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Voters may hold the key

Posted: December 18, 2013 2:00 a.m.
Updated: December 18, 2013 2:00 a.m.

If voters get their way the 30-year home loan will be here to stay, yet retention of what has been an invaluable tool in building the nation’s middle class while opening home ownership to generations of citizens may now be more a function of politics than economics.

That was one of the central conclusions to emerge from a recent roundtable featuring top experts in the field of economics and finance.

Realtors recently convened a high-level discussion about real estate market conditions, mortgage finance, national housing policy and the ongoing financial recovery. The conversation with academics is featured in an executive reported titled, “The Future of Housing Finance: Economic and Policy Insights.”

Panelists at this private roundtable organized by the California Association of Realtors included Professors Janice

Eberly, Edward Leamer, Richard Green, and David Min. Joel Singer, C.A.R.’s chief executive officer, moderated the panel discussion.

The report highlights the insights of these experts on the most pressing issues facing the housing industry. The following are among the central conclusions shared by the participants:

• The Future of the 30-Year Mortgage — Housing finance’s future under the 30-year mortgage may be a function of politics rather than economics, as the sway of voters may suggest the popular financing tool is here to stay. Political pressure and conventional wisdom cultivated over decades of familiarity support the tenability of the 30-year mortgage. Allowing a fixed payment over a long period of time has allowed Americans to bet on their future and build wealth while contributing to the health of the economy. The ability of qualified buyers to receive financing remains a growing concern to the residential real estate industry.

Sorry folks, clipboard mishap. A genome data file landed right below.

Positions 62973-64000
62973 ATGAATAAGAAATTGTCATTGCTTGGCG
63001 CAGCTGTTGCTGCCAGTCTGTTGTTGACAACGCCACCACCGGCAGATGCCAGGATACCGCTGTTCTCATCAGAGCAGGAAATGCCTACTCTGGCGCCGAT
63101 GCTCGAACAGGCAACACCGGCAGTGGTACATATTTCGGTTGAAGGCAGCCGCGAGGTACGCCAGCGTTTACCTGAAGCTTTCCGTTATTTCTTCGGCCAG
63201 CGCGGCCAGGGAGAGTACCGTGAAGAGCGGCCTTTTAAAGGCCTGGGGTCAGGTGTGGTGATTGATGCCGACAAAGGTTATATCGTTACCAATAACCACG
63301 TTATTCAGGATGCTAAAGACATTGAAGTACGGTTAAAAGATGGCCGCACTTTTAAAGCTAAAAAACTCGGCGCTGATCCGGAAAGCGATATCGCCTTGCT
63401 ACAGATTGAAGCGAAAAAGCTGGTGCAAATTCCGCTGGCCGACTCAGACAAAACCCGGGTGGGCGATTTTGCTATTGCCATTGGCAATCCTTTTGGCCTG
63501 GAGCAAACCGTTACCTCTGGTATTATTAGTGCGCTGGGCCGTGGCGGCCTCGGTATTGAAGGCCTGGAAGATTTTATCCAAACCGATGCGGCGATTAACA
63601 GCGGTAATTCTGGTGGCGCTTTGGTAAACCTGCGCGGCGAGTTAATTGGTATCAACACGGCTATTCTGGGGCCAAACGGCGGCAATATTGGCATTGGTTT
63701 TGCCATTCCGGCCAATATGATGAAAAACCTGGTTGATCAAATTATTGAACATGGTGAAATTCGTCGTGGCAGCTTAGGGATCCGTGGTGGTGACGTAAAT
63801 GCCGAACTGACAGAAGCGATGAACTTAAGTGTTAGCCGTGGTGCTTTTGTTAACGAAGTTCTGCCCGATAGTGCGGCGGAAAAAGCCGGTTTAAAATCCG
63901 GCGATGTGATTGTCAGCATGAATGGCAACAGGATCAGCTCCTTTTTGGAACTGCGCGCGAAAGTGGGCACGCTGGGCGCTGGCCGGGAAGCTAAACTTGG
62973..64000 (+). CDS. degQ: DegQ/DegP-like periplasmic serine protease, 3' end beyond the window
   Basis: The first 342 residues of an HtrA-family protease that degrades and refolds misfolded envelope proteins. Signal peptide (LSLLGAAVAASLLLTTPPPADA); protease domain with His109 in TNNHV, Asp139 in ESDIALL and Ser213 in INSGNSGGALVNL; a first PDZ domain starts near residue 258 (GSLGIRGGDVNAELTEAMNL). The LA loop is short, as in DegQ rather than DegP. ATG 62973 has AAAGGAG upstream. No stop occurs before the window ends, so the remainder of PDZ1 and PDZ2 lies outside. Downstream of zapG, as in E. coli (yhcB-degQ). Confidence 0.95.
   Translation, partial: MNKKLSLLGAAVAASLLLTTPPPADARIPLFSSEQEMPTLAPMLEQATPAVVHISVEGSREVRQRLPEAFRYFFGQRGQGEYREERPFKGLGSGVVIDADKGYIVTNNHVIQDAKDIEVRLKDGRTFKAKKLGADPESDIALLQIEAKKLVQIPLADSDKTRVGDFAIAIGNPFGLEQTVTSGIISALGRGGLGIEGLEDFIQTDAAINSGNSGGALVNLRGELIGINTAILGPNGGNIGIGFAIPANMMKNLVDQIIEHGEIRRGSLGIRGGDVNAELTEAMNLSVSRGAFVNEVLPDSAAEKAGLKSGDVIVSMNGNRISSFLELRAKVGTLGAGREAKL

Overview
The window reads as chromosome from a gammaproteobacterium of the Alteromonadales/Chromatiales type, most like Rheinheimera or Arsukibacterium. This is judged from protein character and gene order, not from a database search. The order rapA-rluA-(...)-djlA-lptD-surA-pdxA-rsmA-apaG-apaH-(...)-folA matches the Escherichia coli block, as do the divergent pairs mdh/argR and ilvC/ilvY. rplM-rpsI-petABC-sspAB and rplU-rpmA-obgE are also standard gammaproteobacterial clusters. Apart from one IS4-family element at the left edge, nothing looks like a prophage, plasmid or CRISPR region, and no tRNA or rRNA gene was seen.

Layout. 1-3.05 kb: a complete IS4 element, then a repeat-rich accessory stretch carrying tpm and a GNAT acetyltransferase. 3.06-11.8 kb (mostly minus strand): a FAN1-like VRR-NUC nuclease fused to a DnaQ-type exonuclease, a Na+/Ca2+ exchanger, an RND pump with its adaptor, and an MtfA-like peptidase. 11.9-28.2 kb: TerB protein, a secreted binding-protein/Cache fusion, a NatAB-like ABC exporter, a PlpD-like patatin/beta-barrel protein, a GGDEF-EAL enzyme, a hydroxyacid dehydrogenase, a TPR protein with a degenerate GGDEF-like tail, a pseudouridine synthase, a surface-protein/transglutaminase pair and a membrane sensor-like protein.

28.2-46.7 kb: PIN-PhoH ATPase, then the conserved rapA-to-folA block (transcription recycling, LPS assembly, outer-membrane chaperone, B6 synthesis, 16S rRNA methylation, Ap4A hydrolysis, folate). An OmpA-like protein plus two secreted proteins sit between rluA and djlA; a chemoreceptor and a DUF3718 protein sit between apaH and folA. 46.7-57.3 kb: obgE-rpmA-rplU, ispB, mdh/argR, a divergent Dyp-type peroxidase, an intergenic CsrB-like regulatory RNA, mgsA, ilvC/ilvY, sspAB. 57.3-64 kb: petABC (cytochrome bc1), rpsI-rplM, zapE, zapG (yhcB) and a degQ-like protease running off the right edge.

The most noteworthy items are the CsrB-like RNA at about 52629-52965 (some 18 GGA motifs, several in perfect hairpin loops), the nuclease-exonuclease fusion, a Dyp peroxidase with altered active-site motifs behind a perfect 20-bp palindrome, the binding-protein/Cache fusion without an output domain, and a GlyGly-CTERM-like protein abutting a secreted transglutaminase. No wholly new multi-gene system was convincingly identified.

• Finance Reform Requires Clarity — Uncertainty clouds the future of America’s housing finance system. The lack of clarity around government’s role has impacted credit availability and access to low interest rates. Multiple legislative proposals are on the table, yet Americans and political leaders would be wise to consider the value of a consumer-friendly loan and, by extension, the government backstop it requires.
Discussions about finance reform thus far have rarely differentiated the government’s role as a backstop versus a subsidy. A government role has been necessary to prevent the re-emergence of the onerous mortgage terms that existed prior to the era of the New Deal.

• Lagging Household Formation — Housing starts are well below normal even as the country sees the recovery of housing prices. The lack of a solid economic recovery also has hindered household formation, which came to a crashing halt around 2007. Overall, about 3 million households are missing.

Bob Khalsa is President of the Santa Clarita Valley Division of the Southland Regional Association of Realtors. David Walker, of Walker Associates, co-authors articles for SRAR. The column represents SRAR’s views and not necessarily those of The Signal. The column contains general information about the real estate market and is not intended to replace advice from your Realtor or other realty related professionals.



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